The Tanner’s Wife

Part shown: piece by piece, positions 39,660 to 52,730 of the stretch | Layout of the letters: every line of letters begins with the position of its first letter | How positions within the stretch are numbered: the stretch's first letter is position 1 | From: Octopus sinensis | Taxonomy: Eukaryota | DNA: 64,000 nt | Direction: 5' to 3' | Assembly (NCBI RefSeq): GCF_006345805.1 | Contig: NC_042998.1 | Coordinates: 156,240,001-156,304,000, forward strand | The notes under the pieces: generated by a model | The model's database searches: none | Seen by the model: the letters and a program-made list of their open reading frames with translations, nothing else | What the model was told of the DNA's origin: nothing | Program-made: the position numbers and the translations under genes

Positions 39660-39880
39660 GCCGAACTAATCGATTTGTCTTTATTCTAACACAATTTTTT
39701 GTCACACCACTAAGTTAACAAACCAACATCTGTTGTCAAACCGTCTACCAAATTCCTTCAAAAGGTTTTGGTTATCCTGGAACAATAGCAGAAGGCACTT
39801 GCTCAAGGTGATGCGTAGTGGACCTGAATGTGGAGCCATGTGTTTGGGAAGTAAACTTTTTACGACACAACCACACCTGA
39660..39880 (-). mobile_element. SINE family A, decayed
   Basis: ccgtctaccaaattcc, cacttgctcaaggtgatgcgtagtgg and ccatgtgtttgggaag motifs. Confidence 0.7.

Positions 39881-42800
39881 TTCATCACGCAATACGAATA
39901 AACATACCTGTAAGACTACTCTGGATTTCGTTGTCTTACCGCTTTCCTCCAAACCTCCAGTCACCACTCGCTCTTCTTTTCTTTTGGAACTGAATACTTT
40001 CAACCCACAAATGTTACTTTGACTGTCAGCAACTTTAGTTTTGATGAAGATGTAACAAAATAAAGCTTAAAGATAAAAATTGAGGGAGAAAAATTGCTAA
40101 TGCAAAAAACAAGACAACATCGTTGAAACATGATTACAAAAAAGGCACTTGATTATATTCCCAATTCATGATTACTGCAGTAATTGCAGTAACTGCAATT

The woman hides behind a stump to watch. Her husband suspends a fox skin over a fleshing beam. Last year, he watched from the window their daughter, her hair the color of turned leaves, run in front of a car. He lifted her from the curb, cradled her head like the pears he palmed for their ripeness: her eyes blinking rapidly, her lips opening and closing, opening and closing. She died in a quick splutter, there against his chest, there in in front of their home. He took up haunting the highway shoulders, stalking the deaths of does and coons. The woman took up laundering linens, stalking her husband. The dawn hit the sepia of this fox’s fur, its tail twitched idly before it ran head-long into traffic. A clean, unremarkable death: not a mark on it, only its left eye, gold ringed with black, filled with blood. She could see its last rattle as he carried it to his truck bed. In the morning, the woman opens the fridge for the orange juice and finds the fox’s head there. In a day’s time, it will be gone: the brain used to oil the skins. She waits until he sleeps to remove his button-tufted quilt, messed with blood and fur, smelling of his body, those skins. She starts the water. She picks hair from the button’s mouths. She remembers when they laid together under this quilt with their baby, her lips the size of a thimble; how their baby between them felt like a warm bag of sugar, impossibly sweet.